New Zealand scrape past England - First Test review

England gave it their all but they fell just short in Saturday's first test.

No doubt the All Blacks will be disappointed by their inability to hold onto the ball for any sufficient length of time or bring their usual ferocity at the breakdown, but that was partly due to the pressure exerted by the visitors.

Pride was in abundance for England head coach Stuart Lancaster following their defeat to New Zealand on Saturday, but that was matched by the sheer agony of an opportunity missed.

The patched up Red Rose, who were without their Northampton Saints' and Saracens' players, were outstanding. Although it may seem a bit distorted to heap praise on a side that has lost a Test match, it was an excellent display, considering the circumstances which weighed so heavily against the tourists.

No doubt the All Blacks will be disappointed by their inability to hold onto the ball for any sufficient length of time or bring their usual ferocity at the breakdown, but that was partly due to the pressure exerted by the visitors.

Captain Robshaw epitomised a team who played with passion, intensity and no little skill. The back-rower may not be the flashiest of individuals or an openside flanker who specialises in winning turnovers, but his work-ethic is among the best around.

That allows him to carry the ball, make tackles, influence the contact area and have an altogether gargantuan effect on the game.

Maligned by many and even loathed by some due to his perceived arrogance, the boisterous and garrulous James Haskell was equally influential.

Perhaps not quite as prominent in the loose as his back-row partner, Haskell's nuisance factor was invaluable, while the London Wasps' player's leadership qualities - having garnered over 50 caps - shone through.

To complete the trio was Ben Morgan. Strong with ball in hand and sturdy defensively - a previous weakness of the 25-year-old. The no. 8 was a wrecking ball throughout, putting behind him a season of frustrations at his club side Gloucester, where he failed to match the expectations placed on him.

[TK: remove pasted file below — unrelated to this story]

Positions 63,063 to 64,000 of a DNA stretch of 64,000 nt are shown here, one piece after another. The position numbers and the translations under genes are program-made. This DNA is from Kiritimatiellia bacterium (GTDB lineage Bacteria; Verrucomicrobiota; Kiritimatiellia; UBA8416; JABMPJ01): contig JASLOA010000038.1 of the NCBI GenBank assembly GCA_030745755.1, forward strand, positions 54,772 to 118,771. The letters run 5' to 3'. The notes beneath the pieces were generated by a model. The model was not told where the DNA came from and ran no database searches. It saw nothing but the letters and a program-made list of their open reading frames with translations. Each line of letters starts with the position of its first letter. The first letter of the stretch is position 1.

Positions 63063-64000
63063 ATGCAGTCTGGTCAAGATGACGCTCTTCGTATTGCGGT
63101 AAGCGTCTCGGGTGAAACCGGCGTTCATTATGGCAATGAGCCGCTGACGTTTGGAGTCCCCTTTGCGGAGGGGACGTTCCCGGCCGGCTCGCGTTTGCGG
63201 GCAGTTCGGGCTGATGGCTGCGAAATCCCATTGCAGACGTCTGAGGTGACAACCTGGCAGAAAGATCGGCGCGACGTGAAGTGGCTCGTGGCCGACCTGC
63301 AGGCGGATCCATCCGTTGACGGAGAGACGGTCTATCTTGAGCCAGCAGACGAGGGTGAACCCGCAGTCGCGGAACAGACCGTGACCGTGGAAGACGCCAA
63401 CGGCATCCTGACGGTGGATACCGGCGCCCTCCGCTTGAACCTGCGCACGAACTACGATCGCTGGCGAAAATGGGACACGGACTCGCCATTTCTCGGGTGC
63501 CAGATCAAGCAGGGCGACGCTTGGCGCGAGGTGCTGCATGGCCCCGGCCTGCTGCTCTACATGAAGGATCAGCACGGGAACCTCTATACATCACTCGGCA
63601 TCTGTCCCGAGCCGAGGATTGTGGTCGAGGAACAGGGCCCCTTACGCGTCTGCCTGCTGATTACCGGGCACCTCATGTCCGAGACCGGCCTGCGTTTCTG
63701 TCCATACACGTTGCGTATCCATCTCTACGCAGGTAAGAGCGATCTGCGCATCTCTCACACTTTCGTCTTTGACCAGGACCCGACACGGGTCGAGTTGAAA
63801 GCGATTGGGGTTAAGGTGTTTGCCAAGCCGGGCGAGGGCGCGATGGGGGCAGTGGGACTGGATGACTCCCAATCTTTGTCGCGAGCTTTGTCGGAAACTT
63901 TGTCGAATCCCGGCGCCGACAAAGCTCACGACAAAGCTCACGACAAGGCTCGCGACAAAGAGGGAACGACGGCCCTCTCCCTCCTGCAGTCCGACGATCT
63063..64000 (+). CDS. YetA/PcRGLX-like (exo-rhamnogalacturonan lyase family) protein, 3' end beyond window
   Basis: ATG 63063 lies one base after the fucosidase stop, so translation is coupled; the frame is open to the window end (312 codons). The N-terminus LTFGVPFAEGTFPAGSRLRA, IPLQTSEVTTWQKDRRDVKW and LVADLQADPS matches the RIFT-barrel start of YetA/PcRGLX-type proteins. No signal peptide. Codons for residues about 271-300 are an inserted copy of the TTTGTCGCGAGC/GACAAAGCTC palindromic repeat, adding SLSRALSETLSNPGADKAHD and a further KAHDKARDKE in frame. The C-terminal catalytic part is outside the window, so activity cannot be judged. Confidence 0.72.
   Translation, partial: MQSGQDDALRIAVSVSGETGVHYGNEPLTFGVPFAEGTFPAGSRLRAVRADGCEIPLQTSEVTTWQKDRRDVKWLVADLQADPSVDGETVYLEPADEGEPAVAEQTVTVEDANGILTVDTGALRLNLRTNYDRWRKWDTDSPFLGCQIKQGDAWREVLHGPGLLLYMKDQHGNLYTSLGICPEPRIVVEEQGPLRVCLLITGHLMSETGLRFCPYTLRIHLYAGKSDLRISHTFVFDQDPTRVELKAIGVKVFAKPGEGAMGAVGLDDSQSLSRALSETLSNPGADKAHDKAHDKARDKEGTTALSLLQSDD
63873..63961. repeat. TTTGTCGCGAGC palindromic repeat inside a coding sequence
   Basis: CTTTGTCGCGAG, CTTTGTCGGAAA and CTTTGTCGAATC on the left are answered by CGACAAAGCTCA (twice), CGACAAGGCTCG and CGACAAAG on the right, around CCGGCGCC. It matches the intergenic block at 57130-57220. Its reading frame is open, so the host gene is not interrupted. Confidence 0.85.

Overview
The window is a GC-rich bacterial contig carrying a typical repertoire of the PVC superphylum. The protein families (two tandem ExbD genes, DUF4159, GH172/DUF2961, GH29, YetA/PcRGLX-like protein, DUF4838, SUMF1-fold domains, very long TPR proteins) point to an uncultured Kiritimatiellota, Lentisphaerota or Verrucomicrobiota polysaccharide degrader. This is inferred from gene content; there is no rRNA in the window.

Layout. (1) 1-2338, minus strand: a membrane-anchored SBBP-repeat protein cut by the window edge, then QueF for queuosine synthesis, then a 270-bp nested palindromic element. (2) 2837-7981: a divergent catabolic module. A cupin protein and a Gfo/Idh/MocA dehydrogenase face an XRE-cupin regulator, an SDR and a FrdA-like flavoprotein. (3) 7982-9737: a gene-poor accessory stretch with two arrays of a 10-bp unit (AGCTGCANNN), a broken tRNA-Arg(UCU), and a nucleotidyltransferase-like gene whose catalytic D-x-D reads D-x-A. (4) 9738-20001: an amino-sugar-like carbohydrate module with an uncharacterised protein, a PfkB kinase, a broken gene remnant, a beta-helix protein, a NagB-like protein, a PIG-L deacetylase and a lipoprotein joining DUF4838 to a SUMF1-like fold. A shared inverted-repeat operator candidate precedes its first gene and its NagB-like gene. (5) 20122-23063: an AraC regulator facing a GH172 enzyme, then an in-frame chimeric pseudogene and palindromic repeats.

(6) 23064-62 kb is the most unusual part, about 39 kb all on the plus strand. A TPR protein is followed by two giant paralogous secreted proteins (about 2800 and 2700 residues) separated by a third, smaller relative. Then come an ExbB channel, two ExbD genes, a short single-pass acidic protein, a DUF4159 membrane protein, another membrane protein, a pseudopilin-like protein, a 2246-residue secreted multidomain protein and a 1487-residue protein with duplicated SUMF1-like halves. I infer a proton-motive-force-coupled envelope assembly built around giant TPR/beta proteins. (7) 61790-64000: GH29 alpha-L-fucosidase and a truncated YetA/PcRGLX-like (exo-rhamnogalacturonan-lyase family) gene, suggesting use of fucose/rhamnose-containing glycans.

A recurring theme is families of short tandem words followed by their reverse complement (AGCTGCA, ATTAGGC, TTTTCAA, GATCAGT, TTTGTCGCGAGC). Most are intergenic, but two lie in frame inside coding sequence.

Another impressive current Cherry and Whites' star - officially anyway, having agreed to join Leicester next season - was Freddie Burns. The stand-off's place in the side was questioned before the encounter, having had a woeful campaign for the West Country outfit, but the pivot was calm and composed, producing a faultless kicking display off the tee and guiding England around the park impressively.

By contrast, Burns' opposite number Aaron Cruden was inferior and his error-strewn performance characterised a surprisingly lacklustre New Zealand.

Often being regarded as slow starters in the June Test series, even by those standards this was well below par.

However, with the depth of talent available to the hosts, they always have a moment (or two) of inspiration within their capabilities and it came through Cruden who, instead of taking the points, opted for a quick-tap penalty which eventually saw Conrad Smith touch down.

For boss Steve Hansen it provided a huge relief and this could have been England's best chance of beating the All Blacks this month.

Only Jerome Kaino could really claim to have played to his stature in the world game, yet they still won, and that will be a boost to Hansen who may look at some of his options this week.

Mass changes aren't expected for the home side but if Ma'a Nonu, Israel Dagg - who has been below his best for some time - and Tony Woodcock continue with their ways from the opening match, New Zealand's head coach will have to look at alternatives.

For the Red Rose, the situation has become complicated. With Kyle Eastmond, Haskell, Morgan, Burns and Geoff Parling all impressing, will Lancaster now resist the temptation of bringing in the Northampton and Saracens cavalry?

Judging by the Cumbrian's tones post-match, it is unlikely that the majority of those individuals will retain their place, but they have at least given a glimpse of the depth the Twickenham-based outfit now possess.

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